Attention Dubliners: we’re incredibly lucky to inhabit a city with such foodie inclinations and a culinary largesse. Right now, Dublin offers an exquisite blend of Michelin-starred fare, outstanding street food, hipster eateries and friendly local restaurants. And let’s not forget the evolution of our drink culture either. We were once a city of avowed tea drinkers and pint lovers; we’re now as au fait with cocktails and customised artisan coffee blends as any seasoned mixologist or barista – and loving them. We’ve also fully embraced the juicing phenomenon, but still find time for a cuppa. Or three.
‘Would you like to take my card?’
On a sunny Sunday morning in early spring, we’ve accepted business cards from 16 artists having browsed their works on the railings of Merrion Square Park. A card is not just a card here – it’s a magic ticket for these artists, and many of their lives have been changed by the people who accept them.
Merrion Square’s outdoor art market is a real Dublin institution. It was first formally regulated by Dublin City Council in 1985, but as some of its veterans tell us, they were tying paintings to the railings long before that. It takes place every Sunday from 10am to 6pm on three sides of the park, as dozens of
The Liberties is one of Dublin's most characterful and historic districts. It owes its name to the fact that it was originally outside the jurisdiction of the city. So it was free to follow its own rules. In many ways, it's still doing that today.
UCD Global: Welcoming international staff and students
With a huge urban campus, state-of-the-art facilities and the largest student body of any university in Ireland, UCD welcomes hundreds of new international students every year and contributes significantly to Dublin’s diversity.
UCD prides itself on being Ireland’s global university. And it has international campuses and strong links to academic institutions in locations as far-flung as Beijing and M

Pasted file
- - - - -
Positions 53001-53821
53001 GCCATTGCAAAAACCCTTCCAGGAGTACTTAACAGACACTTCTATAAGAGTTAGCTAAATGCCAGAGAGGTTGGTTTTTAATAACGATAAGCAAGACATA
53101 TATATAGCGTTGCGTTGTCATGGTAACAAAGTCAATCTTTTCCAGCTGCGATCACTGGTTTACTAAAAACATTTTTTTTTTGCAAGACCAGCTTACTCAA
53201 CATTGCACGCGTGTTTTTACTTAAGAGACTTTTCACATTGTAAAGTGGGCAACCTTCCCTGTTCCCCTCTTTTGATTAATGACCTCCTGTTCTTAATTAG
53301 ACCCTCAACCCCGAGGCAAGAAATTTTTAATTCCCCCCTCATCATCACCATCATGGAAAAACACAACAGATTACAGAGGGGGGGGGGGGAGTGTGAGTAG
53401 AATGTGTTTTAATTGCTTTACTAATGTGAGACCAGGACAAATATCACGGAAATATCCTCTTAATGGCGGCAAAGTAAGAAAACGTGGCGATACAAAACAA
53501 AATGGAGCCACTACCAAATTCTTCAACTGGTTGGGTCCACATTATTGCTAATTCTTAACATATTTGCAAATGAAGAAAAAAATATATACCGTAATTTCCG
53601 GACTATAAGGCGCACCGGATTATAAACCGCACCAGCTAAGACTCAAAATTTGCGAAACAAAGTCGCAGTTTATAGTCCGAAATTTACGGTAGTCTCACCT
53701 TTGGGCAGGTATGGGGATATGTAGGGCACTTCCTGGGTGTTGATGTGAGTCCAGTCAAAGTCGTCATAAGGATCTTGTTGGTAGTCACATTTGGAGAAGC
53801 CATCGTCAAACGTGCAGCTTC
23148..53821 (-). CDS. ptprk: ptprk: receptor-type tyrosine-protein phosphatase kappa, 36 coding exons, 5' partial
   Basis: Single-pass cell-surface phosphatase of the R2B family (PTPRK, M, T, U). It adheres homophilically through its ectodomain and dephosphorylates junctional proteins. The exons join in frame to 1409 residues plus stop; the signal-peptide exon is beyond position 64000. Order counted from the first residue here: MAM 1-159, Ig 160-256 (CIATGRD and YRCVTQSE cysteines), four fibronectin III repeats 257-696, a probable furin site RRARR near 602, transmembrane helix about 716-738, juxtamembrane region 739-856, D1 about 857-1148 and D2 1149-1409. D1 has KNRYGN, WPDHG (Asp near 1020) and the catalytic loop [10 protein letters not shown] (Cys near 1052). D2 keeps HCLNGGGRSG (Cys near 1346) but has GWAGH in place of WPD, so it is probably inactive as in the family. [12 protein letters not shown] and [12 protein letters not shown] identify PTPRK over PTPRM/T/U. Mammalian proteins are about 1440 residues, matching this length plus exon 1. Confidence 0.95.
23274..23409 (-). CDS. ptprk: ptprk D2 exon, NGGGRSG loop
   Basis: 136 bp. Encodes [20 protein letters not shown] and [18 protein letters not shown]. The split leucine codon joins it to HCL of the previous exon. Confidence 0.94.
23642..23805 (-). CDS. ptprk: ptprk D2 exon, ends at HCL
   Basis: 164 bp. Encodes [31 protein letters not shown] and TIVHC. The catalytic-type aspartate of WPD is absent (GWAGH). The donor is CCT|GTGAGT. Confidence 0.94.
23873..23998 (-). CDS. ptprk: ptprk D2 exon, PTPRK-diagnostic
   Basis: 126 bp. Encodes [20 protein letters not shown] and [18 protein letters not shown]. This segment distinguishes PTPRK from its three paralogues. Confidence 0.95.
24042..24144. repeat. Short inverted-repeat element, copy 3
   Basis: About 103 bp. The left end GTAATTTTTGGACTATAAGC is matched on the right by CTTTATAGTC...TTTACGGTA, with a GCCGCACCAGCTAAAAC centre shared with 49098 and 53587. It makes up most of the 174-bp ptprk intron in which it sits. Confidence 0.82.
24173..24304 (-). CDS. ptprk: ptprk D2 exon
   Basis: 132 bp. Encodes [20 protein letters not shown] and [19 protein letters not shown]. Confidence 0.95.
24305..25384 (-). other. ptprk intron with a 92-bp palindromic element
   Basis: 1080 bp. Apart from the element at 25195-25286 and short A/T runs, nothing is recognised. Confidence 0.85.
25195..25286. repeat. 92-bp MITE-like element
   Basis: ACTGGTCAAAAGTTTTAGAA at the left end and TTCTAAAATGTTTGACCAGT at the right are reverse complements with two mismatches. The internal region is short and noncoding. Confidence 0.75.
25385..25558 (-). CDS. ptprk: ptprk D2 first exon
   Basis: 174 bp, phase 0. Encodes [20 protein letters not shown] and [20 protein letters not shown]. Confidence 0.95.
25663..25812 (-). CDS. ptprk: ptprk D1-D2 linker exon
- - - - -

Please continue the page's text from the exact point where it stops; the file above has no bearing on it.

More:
Nubi Kayode – or Nubi Kay – was only planning to come to Dublin for his studies. However, after arriving in 2013, jobs with leading companies in the city’s tech sector kept him here.
After gaining experience at both Accenture and Stripe, he is now the Startup Programmes Lead at Paystack – which was acquired by Stripe for $200 million back in 2020. Now, he’s working with African startups – as he always intended.
During his time in Dublin, Derek O’Connor at Dublin.ie sat down with Nubi to find out about his experience in the city.
Most seasoned Dubliners probably feel like they’ve seen all the city has to offer: all the lush parks and historic Georgian rows, every cobbled street, arching bridge and Victorian pub. The familiar can be taken for granted though.
So what if we told you about a new way of seeing the city? We’re not talking about a rickshaw or a longboard. Instead, we’re talking about kayaking – on the Liffey.
Getting ready for some Liffey kayaking
Dublin’s City Ka
Bealtaine is Ireland’s national festival which celebrates the arts and creativity as we age. The festival is run by Age & Opportunity, the leading national development organisation working to enable the best possible quality of life for us all as we age.
Age & Opportunity Arts provides opportunities for older people to be more creative more often, to create meaningful participation and representation for all older people in cultural and creative life and to demonstrate and celebrate how our creative potential can improve with age.
Established in 1995, Bealtaine is one of Irelan
Green & Blue
Project Arts Centre
The award-winning Green & Blue explores the painful and humorous realities faced by the individuals who patrolled the border during the height of the conflict.
An officer from the Royal Ulster Constabulary in his green uniform and Eddie from An Garda Síochána, resplendent in blue, communicate via crackly radios until an explosive incident forces them to meet across a field only farmers know the location of.
Focusing on what it’s like to be hunted when you’re protecting a man-made line on the ground, the play looks at the societal and human cost of borders.
Winner of The Lus
Photographs as historical sources
National Photographic Archive
Are historians visually illiterate? Does colourisation bring old photographs to life or is it just a passing fad? ‘Coffee-table’ history books—good or bad? In conjunction with the ongoing People & Places: Ireland in the 19th & 20th Centuries exhibition at the National Photographic Archive, these are some of the questions that will be posed by editor, Tommy Graham, to Sarah-Anne Buckley (University of Galway), Emily Mark Fitzgerald (UCD), and Sara Smyth (exhibition curator, National Library of Ireland).